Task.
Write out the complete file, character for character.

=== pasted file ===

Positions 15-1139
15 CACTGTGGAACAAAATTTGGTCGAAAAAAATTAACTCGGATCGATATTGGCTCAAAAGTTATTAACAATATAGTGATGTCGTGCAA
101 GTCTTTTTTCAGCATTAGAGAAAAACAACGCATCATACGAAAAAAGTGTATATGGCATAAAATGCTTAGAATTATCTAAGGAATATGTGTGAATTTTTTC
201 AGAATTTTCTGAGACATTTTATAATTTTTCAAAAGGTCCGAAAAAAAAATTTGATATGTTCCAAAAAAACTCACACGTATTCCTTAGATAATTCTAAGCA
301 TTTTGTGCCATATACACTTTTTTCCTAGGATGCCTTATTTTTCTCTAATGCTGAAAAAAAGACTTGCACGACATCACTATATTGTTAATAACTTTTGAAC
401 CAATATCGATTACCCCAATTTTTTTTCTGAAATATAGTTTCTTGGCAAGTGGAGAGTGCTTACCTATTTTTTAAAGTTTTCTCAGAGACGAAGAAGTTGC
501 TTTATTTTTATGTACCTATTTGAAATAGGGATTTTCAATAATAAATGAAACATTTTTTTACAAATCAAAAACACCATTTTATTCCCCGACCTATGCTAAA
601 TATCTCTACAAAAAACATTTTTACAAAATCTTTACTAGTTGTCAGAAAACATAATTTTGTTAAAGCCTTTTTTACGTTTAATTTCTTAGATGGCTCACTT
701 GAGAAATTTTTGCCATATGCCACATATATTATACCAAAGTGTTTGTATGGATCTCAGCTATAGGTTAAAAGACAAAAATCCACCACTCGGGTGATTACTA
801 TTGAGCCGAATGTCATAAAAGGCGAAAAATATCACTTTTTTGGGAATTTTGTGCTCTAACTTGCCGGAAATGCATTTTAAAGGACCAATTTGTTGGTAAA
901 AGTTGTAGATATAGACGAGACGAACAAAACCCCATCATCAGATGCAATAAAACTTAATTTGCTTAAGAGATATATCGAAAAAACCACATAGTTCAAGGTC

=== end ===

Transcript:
Positions 15-1139
15 CACTGTGGAACAAAATTTGGTCGAAAAAAATTAACTCGGATCGATATTGGCTCAAAAGTTATTAACAATATAGTGATGTCGTGCAA
101 GTCTTTTTTCAGCATTAGAGAAAAACAACGCATCATACGAAAAAAGTGTATATGGCATAAAATGCTTAGAATTATCTAAGGAATATGTGTGAATTTTTTC
201 AGAATTTTCTGAGACATTTTATAATTTTTCAAAAGGTCCGAAAAAAAAATTTGATATGTTCCAAAAAAACTCACACGTATTCCTTAGATAATTCTAAGCA
301 TTTTGTGCCATATACACTTTTTTCCTAGGATGCCTTATTTTTCTCTAATGCTGAAAAAAAGACTTGCACGACATCACTATATTGTTAATAACTTTTGAAC
401 CAATATCGATTACCCCAATTTTTTTTCTGAAATATAGTTTCTTGGCAAGTGGAGAGTGCTTACCTATTTTTTAAAGTTTTCTCAGAGACGAAGAAGTTGC
501 TTTATTTTTATGTACCTATTTGAAATAGGGATTTTCAATAATAAATGAAACATTTTTTTACAAATCAAAAACACCATTTTATTCCCCGACCTATGCTAAA
601 TATCTCTACAAAAAACATTTTTACAAAATCTTTACTAGTTGTCAGAAAACATAATTTTGTTAAAGCCTTTTTTACGTTTAATTTCTTAGATGGCTCACTT
701 GAGAAATTTTTGCCATATGCCACATATATTATACCAAAGTGTTTGTATGGATCTCAGCTATAGGTTAAAAGACAAAAATCCACCACTCGGGTGATTACTA
801 TTGAGCCGAATGTCATAAAAGGCGAAAAATATCACTTTTTTGGGAATTTTGTGCTCTAACTTGCCGGAAATGCATTTTAAAGGACCAATTTGTTGGTAAA
901 AGTTGTAGATATAGACGAGACGAACAAAACCCCATCATCAGATGCAATAAAACTTAATTTGCTTAAGAGATATATCGAAAAAACCACATAGTTCAAGGTC